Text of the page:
Kamaeru: A Frog Refuge review

A change of pace can do wonders for the soul. Nobody knows this better than Cleo, the protagonist of this nature-centric wetlands restoration sim. After city life takes its toll, Cleo heads back home to help an old school friend establish a frog refuge, all the while taking comfort in the niceties that working outdoors provides. The game itself provides a welcome change of pace too, offering a laid-back experience. You won’t find much to challenge or test your mettle, but you will discover a few different aspects to become engrossed in.

The premise is simple to grasp and explained with step-by-step tutorials, so as not to overwhelm. You’re initially presented with a small, isometric, outdoor refuge with a pond as its focal point. Cleo and Axel dream of creating a biodiverse frog refuge, keen to secure the backing of the town’s mayor. To win them over, you’ll need to begin reviving the swamp-like wetlands to help restore nature and attract new species. Species of frogs, specifically. By placing certain items around the pond, various amphibians will start to appear – all of which can be photographed, catalogued in the ‘frogdex’ and tamed by feeding them an assortment of bugs.

Once tamed, frogs can then be crossbred – which involves playing a ‘noughts and crosses’ style mini-game – with the goal being to discover all 500+ variants. There’s a fantasy element to the frogs themselves; they’re cartoon-like and brightly coloured, varying from striped to leopard print. Rather than coming in all shapes and sizes, they’re identical in stature – which does hamper the enjoyment of discovering a new type somewhat – with only their colour schemes and patterns varying. Nobody can deny that they aren’t cute though, lounging around on the items placed around the refuge and wallowing in the ponds. Rather than hopping around the environments, they appear for a minute or two – giving a chance to photo and catalogue their discovery – before magically vanishing or reappearing elsewhere. They can even be named.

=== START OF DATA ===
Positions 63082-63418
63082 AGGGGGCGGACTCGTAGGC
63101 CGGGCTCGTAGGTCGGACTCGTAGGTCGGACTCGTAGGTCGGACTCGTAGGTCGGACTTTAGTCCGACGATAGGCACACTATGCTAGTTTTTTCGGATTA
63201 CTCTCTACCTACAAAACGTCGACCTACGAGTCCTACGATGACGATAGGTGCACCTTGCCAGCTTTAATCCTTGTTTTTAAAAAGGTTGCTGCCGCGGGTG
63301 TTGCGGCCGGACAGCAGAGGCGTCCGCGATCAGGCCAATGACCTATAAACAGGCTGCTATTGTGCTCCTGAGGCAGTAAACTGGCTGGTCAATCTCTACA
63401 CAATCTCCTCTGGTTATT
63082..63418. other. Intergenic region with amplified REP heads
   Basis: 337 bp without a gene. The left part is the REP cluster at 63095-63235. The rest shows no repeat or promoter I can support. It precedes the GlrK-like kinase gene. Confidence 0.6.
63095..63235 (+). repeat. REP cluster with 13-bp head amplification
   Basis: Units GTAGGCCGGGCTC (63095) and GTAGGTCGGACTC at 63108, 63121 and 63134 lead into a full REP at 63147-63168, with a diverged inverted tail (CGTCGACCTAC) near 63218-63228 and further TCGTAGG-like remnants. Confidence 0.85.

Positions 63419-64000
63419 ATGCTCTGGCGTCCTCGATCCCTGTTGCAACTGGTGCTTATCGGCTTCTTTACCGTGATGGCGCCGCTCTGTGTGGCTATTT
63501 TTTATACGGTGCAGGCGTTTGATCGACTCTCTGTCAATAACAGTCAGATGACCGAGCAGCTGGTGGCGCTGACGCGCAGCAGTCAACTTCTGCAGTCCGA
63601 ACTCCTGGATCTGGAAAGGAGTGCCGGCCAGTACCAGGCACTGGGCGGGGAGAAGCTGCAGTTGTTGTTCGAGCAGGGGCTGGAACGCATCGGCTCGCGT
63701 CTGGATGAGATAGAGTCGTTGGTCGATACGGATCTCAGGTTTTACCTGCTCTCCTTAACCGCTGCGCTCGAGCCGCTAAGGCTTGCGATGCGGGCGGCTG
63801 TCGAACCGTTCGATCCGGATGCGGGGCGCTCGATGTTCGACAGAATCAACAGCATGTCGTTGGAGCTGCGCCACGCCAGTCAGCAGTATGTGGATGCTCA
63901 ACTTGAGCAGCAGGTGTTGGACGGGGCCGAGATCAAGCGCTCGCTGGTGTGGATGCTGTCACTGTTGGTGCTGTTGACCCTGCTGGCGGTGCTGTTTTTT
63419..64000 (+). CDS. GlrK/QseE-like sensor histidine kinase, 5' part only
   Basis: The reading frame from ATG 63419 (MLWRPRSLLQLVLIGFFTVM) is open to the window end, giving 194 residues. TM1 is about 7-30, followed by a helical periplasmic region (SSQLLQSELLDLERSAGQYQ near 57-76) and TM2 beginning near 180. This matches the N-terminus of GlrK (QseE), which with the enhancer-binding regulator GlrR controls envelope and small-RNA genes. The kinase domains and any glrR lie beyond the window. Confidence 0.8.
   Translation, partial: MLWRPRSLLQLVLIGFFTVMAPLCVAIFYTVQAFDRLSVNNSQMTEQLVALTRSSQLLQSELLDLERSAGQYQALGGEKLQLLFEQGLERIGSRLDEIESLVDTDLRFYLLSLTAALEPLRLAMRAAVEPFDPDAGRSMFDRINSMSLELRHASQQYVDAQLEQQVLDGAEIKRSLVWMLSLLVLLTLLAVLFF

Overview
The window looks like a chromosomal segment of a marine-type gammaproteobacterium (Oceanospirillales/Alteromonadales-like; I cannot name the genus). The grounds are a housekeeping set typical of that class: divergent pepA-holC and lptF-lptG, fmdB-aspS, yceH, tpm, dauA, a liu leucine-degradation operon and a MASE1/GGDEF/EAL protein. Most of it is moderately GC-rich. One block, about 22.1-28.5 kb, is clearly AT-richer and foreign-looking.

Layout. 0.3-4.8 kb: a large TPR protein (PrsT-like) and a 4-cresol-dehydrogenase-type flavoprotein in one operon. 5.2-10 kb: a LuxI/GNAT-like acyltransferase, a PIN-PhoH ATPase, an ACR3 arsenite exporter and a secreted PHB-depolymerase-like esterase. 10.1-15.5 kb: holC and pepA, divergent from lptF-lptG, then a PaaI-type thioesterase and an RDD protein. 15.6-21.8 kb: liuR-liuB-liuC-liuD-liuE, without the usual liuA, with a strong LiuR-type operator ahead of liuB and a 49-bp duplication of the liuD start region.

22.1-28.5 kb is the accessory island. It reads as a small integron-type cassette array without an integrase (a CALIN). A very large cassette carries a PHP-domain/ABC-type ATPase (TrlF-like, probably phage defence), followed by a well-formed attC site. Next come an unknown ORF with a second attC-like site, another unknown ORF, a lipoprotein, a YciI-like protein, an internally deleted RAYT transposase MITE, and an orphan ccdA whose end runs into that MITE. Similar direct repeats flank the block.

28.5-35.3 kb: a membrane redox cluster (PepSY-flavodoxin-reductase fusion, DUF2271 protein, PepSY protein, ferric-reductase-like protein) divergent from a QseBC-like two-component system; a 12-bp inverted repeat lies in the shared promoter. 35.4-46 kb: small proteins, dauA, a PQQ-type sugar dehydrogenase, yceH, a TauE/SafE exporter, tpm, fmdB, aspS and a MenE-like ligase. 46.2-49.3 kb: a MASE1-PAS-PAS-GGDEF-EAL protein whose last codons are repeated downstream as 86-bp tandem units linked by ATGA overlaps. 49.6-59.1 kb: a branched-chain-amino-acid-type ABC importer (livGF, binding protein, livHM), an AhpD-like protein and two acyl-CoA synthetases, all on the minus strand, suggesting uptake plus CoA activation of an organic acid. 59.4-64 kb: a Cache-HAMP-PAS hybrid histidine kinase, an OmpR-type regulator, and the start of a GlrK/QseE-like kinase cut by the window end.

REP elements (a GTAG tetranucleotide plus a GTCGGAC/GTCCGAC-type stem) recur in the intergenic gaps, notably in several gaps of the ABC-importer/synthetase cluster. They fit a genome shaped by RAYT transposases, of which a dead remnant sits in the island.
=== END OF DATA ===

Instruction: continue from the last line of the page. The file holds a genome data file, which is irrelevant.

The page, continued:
After the basics have been established, access to the wetlands unlocks, giving two areas to swap between – with just a brief five second loading screen to endure. The wetlands are muddy initially, requiring ponds to be placed proficiently – think along the lines of Tetris pieces – to fill as much surface as possible. Any gaps can be filled with plants, of which there are three types: berry bushes, reeds, and cattails. This will attract bugs, which can be duly fed to the frogs, while berries etc can be harvested at the push of a button. These can then be turned into goods, via a short and not particularly engaging mini-game, and sold on the stall at the refuge. Later, two helpers join your cause, one able to catch bugs and teach the way of beekeeping, while an older fellow can turn harvested items into more lucrative paper cups and notepads.

Keeping a steady cash flow is just as important as cataloguing frogs, as without cash it’s impossible to perform most actions required to progress. It can, at times, feel more like a business management sim as a result, placing as many plants as possible to secure a bumper harvest before heading to the kitchen and paper mill to churn out goods. Still, this can be quite compelling, especially when it helps fund the wetlands’ revitalisation.